Ahmed Bakhsh Khan was most enterprising. He first obtained employment in state Army of Sindhia at Gwalior. It was not a high ranking appointment, but the family lived in comfort. After some time he engaged in Horse trading. A family legend relates that once he had a fine horse but no buyer. The anniversary of Hazrat Moin ud Din of Ajmer, the chief saint of the subcontinent at which there was annually a very large gathering drew near and Ahmed Bakhsh Khan left for Ajmer, intending to sell his horse to some rich man or a noble there, but here too he met with the disappointment. His circumstances being rather straitened he went into the Dargah and prayed most fervently for GOD blessing. As it happened, he soon after sold his horse for a good price and on his return journey fell in with Maharaja Bukhtawar Singh of Alwar, who was going home the same way. By now a man of the world and obviously good manner, Ahmed Bakhsh Khan so impressed Raja Bukhtawar by his courtliness that he offered him an appointment. When the British east India Company entered into a treaty with state of Alwar, just before the war with Sindhia the Maharaja sent Ahmed Bakhsh Khan as his Vakeel (agent) or representative. During the negotiations that followed Ahmed Bakhsh Khan gave proof of an astute diplomatic mind, and won the confidence of both the Maharaja and the British.
In British Army General Lake took up his duties at Calcutta in July 1801, and applied himself to the improvement of the East India Company army, especially in the direction of making all arms, infantry, cavalry and artillery, more mobile and more manageable. He inducted most of the experienced Moghul Army men who were released by Shah Alam Grand Wazir Majad-ud-Daula earlier. In 1802 Lake was made a full General.
When the British forces invested the fort of Dig, in Bharatpur, Ahmed Bakhsh Khan persuaded the Maharaja Bukhtawar Singh to side with English. What is more Ahmed Bakhsh Khan was given command of the Alwar contingent, to help the English, in their fight against Holkar. Ahmed Bakhsh Khan also proved resourceful in the matter of supplies. To crown all, during the fight Ahmed Bakhsh rushed to the aid of the British commander (Major General Fraser) when he fell wounded and brought him out of the mill. General Fraser had been fatally wounded, but before he died he wrote a strong note in praise of Ahmed Bakhsh’s gallantry. This dispatch (still extant in the archives of Loharu) won for Ahmed Bakhsh recognition and award from both Lord Lake and Maharaja of Alwar. He was given the districts of Ferozepur Jhirka (including Ponahana, Bichchoq and Sangeras) in Gorgaon district in hereditary rent free tenure, with the title of Fakhr-ud Doulah, Dilawar-ul-Mulk, Nawab Ahmed Bakhsh Khan Bahadur, and Rustam Jang. Maharaja Bukhtawar Singh of Alwar who was present at the investiture made a gesture himself. He gave Ahmed Bakhsh Khan and his decedents the state of Loharu on the same conditions. Ahmed Bakhsh Khan also resided in Delhi in a style befitting his new position. It was into this family that first, Mirza Ghalib’s uncle Mirza Nasrullah Beg son of Mirza Quoqan Beg and then young Asad Ullah Khan Ghalib were married. Nasrullah Beg was married to the sister of Ahmed Bakhsh Khan, daughter of Mirza Arif Jan Beg and Young Asad Ullah Ghalib, grandson of Mirza Quoqan Beg was to his niece daughter of Ilahi Bakhsh Maaruf and granddaughter of Mirza Arif Jan.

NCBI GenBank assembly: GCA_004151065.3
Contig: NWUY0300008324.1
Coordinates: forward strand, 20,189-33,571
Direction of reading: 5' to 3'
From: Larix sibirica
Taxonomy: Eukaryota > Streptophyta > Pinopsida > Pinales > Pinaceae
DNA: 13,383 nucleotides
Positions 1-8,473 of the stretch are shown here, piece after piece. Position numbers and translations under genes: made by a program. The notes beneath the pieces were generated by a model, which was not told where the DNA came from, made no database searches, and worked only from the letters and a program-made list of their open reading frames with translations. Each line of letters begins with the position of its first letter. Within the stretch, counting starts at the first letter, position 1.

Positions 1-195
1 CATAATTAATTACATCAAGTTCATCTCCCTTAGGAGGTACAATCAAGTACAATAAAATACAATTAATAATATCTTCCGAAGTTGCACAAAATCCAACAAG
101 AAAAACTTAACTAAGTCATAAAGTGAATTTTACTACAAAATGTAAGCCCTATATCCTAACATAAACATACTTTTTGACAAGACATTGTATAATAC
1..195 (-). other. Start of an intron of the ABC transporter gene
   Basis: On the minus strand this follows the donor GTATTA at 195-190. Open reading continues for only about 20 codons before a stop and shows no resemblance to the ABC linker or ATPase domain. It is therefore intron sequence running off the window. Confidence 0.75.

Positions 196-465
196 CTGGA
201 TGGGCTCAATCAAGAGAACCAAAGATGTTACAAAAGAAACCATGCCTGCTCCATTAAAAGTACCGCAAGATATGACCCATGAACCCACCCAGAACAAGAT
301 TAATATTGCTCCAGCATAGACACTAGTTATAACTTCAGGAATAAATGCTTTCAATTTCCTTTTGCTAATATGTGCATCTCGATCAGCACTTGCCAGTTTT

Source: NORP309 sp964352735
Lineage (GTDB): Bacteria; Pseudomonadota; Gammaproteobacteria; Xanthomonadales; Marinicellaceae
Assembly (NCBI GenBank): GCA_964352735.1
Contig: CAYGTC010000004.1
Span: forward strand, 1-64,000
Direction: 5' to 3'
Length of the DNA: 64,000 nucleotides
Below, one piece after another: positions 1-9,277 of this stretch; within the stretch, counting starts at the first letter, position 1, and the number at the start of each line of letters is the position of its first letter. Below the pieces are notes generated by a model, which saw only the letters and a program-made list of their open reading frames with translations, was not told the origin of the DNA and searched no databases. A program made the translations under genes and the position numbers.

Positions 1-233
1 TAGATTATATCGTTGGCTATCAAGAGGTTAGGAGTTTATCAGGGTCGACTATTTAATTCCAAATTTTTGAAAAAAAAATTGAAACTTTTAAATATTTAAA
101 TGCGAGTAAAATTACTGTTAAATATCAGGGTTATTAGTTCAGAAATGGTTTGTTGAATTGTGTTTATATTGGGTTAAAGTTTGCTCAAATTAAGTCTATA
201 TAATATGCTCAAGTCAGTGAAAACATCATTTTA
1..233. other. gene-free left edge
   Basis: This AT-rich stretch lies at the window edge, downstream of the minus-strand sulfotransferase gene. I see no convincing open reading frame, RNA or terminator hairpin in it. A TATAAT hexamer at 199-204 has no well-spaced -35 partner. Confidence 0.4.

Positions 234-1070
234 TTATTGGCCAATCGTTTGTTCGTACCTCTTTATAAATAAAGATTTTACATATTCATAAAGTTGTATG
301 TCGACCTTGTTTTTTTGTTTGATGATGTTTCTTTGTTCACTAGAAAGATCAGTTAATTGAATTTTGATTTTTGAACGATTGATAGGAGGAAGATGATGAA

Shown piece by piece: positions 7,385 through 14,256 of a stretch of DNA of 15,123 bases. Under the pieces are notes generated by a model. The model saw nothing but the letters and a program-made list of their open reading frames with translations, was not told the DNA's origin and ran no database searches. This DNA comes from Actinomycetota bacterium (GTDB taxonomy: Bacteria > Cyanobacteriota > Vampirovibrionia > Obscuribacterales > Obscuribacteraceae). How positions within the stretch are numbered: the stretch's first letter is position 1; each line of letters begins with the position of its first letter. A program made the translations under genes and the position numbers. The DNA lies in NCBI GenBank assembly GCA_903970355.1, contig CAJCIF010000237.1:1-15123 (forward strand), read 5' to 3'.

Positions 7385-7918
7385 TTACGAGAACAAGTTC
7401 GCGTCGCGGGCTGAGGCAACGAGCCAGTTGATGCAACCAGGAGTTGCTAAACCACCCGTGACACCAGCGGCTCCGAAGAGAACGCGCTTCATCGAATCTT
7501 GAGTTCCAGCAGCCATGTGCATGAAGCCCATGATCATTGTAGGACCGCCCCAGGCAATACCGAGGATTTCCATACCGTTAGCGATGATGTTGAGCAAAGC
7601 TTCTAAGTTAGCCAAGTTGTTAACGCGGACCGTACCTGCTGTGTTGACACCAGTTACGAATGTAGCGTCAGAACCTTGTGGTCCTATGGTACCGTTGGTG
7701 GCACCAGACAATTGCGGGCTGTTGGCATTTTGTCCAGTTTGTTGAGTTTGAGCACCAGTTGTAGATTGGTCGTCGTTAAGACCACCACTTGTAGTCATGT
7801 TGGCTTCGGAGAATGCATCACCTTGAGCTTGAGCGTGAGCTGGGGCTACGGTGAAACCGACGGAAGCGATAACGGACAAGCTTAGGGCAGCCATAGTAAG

The name ‘Loharu’ comes from the word ‘lohar’ (blacksmiths) because the gold coins of Jaipur State were minted there.